Category Archives: CodeProject

Muggles Don’t Understand Your Release Notes

Hey software friends, we need to talk.  In 2016, 61% of Americans are carrying smart phones and that means they’ve also got an app store on a device in their pocket.  My iPhone reports to me when I have updates to applications that need to be installed.  Many times, I see a screen that looks like this on my phone:

Release Notes Gone Bad

Release Notes Gone Bad

I’ve hidden the application names and icons in an effort to protect the innocent.  The problem with this approach is easy to identify when your non-technical friends and family members ask about the update notifications like this on their phones or tablets.  The conversation sounds something like:

“What are these updates my phone wants me to install?”

“There are some bug fixes for the applications you have installed that the author of those apps wants you to install”

“Will it fix that issue that I’m having and I’ve been calling you about?”

“I don’t know, the update just indicates, ‘various improvements and bug fixes'”

“Then I’m not installing it, it will probably just make my problem worse”

This is not a drill… Everyone is reading your release notes!

Seriously tech friends – when you publish software updates, people want to know what you are changing.  Other tech workers may stomach a “fixes and updates” release note every now and again, but in a world where the non-technical are seeing your notes, this is an opportunity for customer service engagement and you’re doing a TERRIBLE JOB at it.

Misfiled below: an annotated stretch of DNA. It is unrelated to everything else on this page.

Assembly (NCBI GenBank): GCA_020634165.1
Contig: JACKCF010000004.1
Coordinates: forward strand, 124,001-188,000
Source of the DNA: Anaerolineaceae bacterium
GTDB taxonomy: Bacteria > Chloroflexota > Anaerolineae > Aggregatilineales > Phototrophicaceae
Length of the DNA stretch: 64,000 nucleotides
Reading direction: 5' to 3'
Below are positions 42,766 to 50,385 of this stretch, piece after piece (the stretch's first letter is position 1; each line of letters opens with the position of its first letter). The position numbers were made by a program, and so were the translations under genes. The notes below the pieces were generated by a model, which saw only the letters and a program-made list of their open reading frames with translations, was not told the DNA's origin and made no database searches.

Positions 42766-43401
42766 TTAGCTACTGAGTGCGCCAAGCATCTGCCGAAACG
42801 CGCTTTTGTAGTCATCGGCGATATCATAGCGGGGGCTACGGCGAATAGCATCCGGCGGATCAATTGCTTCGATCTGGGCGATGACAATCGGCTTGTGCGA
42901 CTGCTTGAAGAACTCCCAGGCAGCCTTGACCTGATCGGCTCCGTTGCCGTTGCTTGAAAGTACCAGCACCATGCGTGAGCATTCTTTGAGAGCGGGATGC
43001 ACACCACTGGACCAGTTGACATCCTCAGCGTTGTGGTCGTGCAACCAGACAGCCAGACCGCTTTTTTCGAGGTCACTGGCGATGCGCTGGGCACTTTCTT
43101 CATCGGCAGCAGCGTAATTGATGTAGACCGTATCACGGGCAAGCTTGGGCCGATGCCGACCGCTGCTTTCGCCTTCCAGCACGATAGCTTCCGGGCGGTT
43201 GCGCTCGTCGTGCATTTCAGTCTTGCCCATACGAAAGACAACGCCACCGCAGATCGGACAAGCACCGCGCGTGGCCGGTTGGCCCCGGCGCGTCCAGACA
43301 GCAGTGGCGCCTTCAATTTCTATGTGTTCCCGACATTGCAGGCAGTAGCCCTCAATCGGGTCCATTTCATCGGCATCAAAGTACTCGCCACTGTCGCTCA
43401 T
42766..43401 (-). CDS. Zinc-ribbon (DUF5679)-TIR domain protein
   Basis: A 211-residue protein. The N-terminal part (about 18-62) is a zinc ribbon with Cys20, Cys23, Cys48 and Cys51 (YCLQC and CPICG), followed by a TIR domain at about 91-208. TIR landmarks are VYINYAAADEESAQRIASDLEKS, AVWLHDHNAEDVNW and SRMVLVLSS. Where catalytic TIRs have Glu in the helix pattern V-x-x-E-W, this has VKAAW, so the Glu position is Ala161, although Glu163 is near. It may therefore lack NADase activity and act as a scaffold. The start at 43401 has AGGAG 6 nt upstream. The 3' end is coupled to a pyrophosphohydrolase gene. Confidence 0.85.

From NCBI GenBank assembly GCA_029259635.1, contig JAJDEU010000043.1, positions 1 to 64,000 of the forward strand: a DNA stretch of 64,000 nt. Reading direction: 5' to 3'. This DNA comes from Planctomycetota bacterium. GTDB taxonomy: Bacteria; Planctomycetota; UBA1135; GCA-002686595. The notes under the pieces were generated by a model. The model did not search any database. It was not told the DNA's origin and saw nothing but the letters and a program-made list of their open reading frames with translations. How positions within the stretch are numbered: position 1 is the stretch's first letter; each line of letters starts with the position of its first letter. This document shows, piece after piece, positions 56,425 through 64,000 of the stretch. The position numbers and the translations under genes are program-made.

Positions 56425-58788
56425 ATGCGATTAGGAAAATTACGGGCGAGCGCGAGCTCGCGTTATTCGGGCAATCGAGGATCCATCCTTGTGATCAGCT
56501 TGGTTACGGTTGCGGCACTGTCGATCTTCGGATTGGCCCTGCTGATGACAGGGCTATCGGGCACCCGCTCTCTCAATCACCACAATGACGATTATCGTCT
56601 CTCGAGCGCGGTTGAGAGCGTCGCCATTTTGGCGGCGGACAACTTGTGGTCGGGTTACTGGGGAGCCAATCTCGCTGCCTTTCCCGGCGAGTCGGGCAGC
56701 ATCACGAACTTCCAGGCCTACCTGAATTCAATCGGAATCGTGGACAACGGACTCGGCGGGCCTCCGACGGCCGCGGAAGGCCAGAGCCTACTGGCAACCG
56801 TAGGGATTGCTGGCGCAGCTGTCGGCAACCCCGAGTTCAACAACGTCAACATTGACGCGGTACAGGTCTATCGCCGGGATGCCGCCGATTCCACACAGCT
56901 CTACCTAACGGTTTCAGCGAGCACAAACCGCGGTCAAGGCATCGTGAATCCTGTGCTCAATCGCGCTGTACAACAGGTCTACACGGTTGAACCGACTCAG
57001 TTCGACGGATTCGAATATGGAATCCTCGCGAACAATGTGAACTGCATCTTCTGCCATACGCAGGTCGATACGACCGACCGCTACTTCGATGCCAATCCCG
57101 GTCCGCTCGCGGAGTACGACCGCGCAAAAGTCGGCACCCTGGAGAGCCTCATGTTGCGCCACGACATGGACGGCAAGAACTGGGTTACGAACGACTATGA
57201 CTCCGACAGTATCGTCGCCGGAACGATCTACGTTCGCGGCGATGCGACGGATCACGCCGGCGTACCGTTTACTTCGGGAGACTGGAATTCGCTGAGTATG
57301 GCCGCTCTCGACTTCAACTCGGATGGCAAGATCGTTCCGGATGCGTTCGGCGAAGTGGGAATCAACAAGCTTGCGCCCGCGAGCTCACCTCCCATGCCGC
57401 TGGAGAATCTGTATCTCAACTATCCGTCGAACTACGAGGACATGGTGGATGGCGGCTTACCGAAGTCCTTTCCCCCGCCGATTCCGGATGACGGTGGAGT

When I used to publish release notes for NuGet, an open source project, I would give a one or two sentence description of the issue addressed and a link to the original issue on GitHub that discusses the reported issue and links to the software that fixed it.

Some of my NuGet Release Notes

Some of my NuGet Release Notes

Do you need to be this in-depth?  No… but give us a reason to install your update.  If you don’t have space in the minimal field size allocated on your app store or package management service, provide a link for more details.  You can list more in a blog post, a release notes part of your docs, and even include images to show off your cool updates.

Please software authors – start telling us a little more about what work you’ve accomplished in each release.  Its the right thing for your customers to show them that you are fixing things that they care about and gives credit to your development team for their accomplishments.

Where Did My ASP.NET Bundles Go in ASP.NET 5?

Stuffed BagEdit: There is now a screencast version of this post available.

Since ASP.NET 4.5 in 2012, developers have had access to a pair of tools in their ASP.NET toolbox called “bundling and minification”.  This feature would direct the webserver to combine together CSS or JavaScript files into one extra-large file and then apply a minification algorithm to shrink the size of the file for delivery.  In ASP.NET 5 however, this feature is no longer available.  In this article, I’ll review where bundles were configured and how you can migrate them to the recommended deployment model for ASP.NET 5

Continue reading

Get Started with ASP.NET MVC TagHelpers

Tag HelperWe are almost to the BETA cycle of ASP.NET vNext, and I’ve been following the ASP.NET team’s development on GitHub.  If you didn’t know already, the all-star developers at Microsoft are cranking away on the next version of ASP.NET in a completely open-source model.One of the cool new features set to be released with the next version is a significant addition to the HTML Helper model that we currently have in MVC 5, and its called TagHelpers. Continue reading

Authentication, Authorization and OWIN – Who Moved My Cheese?

I was working with one of my ASP.NET projects this weekend and ran into an interesting

problem while I was debugging.  This application was written from the ground up to use ASP.NET identity and OAuth security for all of my authentication and authorization needs.  That also means that my application follows the new default layout for an ASP.NET web forms application, with account management and login capabilities reside in the /Account folder structure.

An interesting series of things happens to web.config when we adapt the OAuth security management in ASP.NET 4.5+  What follows is what I have learned the hard way…